13 Sexual harassment, cont’d. Types of discipline A verbal warning A written warning Suspension Mandatory awareness training Transfer Demotion Probation Termination

14 Sexual harassment—some special computer issues Most companies now have specific policies that prohibit use of company computers to access, forward or view sexually explicit material. Company computers are normally provided for business purposes only. Employees are often warned that: They should not expect that their use of these systems is private Computer usage may be monitored Security of their access (passwords and user IDs) should be protected Inappropriate use can result in discipline

15 Sexual harassment— supervisors’ role As a supervisor you play a special role: If you are guilty of sexual harassment, it is much more serious. If you know of sexual harassment, the company is on notice. You are considered an agent or officer of the company. The company must act. Zero tolerance policy.

16 Affirmative action Affirmative action is, basically, an attempt to make the results of personnel decisions look like the “feeder” group. If the pool of candidates you hire from is 20% female (the feeder group), the resulting hires should be 20% female. If the pool of employees is 30% minority (the feeder group), your terminations for cause should not be over 30% minority. If the percentages result in adverse impact on minorities or females, then the burden of proof shifts to the company to demonstrate that they have not discriminated.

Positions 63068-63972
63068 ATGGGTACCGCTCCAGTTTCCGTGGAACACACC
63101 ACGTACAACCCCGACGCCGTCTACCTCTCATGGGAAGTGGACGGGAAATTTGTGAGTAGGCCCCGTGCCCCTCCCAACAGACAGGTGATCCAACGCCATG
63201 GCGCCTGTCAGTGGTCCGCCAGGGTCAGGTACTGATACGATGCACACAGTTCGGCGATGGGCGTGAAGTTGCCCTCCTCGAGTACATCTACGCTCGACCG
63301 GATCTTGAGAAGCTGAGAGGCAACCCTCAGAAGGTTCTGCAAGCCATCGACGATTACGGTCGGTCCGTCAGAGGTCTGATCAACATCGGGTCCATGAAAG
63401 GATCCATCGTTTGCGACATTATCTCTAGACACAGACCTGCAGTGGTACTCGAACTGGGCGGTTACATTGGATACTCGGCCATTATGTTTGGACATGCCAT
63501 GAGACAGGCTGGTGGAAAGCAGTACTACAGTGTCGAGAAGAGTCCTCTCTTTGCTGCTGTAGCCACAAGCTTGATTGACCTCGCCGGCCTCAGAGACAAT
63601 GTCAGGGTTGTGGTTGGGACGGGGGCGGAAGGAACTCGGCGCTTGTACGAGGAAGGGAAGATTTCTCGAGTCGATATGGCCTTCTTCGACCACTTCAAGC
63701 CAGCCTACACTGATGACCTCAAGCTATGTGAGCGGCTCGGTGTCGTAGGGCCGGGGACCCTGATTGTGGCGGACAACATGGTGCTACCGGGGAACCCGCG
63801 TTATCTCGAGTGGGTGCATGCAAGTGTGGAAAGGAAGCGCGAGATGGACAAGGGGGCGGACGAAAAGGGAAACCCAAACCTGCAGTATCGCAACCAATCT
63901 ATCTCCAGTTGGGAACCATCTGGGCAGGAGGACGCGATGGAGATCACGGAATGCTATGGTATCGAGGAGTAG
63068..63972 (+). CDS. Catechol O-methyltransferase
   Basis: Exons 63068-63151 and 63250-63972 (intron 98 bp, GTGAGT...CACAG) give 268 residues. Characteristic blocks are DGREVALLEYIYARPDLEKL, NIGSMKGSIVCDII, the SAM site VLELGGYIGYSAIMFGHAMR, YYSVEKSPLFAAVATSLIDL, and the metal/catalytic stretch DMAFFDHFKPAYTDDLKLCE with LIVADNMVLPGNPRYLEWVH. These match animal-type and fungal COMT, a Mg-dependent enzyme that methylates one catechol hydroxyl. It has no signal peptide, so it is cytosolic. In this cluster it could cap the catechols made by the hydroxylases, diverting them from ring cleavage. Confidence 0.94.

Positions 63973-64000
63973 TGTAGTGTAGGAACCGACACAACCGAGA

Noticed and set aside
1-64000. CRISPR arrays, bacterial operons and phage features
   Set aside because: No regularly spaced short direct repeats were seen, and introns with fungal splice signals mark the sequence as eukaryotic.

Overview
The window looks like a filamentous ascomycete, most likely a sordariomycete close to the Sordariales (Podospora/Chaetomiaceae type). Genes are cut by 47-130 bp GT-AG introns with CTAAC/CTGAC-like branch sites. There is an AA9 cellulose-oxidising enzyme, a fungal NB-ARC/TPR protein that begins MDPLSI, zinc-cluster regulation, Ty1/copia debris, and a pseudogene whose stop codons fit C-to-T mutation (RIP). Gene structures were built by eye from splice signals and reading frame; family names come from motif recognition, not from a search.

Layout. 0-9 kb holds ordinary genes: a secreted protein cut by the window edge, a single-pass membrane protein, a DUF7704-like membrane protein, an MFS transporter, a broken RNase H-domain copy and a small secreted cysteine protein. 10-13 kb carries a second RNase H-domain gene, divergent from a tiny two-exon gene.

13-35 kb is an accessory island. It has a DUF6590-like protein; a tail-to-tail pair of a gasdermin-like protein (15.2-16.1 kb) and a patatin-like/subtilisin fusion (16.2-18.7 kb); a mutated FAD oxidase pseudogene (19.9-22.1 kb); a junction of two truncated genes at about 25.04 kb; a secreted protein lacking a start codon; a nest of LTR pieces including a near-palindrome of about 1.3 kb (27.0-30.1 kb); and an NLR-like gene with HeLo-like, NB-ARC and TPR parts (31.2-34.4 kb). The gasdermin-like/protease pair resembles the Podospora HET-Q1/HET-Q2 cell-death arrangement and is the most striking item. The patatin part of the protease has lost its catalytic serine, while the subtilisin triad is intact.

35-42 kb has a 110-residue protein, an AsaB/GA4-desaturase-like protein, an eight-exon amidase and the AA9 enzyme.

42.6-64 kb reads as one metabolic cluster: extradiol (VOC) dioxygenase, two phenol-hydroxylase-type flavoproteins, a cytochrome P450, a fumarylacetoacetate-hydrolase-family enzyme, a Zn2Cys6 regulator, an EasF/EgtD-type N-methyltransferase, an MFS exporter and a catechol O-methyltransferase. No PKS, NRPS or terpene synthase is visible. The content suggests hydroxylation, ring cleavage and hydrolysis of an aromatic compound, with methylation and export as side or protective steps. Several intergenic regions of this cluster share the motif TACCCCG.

17 Affirmative action, cont’d. Federal Executive Order 11246 requires companies who are government contractors and who employee 50 or more workers to maintain an affirmative action plan for females and minorities. Minorities are defined as Blacks, Hispanics, Asians or Pacific Islanders, and Native Americans. The Office of Federal Contract Compliance Programs (OFCCP) audits affirmative action plans.

18 Affirmative action, cont’d. Each company is required to update their plans every year. A plan includes: A detailed statistical analysis of race and sex based on job groups and results of hires, promotions and terminations. An adverse impact analysis detailing underrepresented areas and proposing specific action plans to ensure equal employment opportunity. These action plans are expected to contain: what will be done, how it will be done, who will be responsible, and when it will be completed.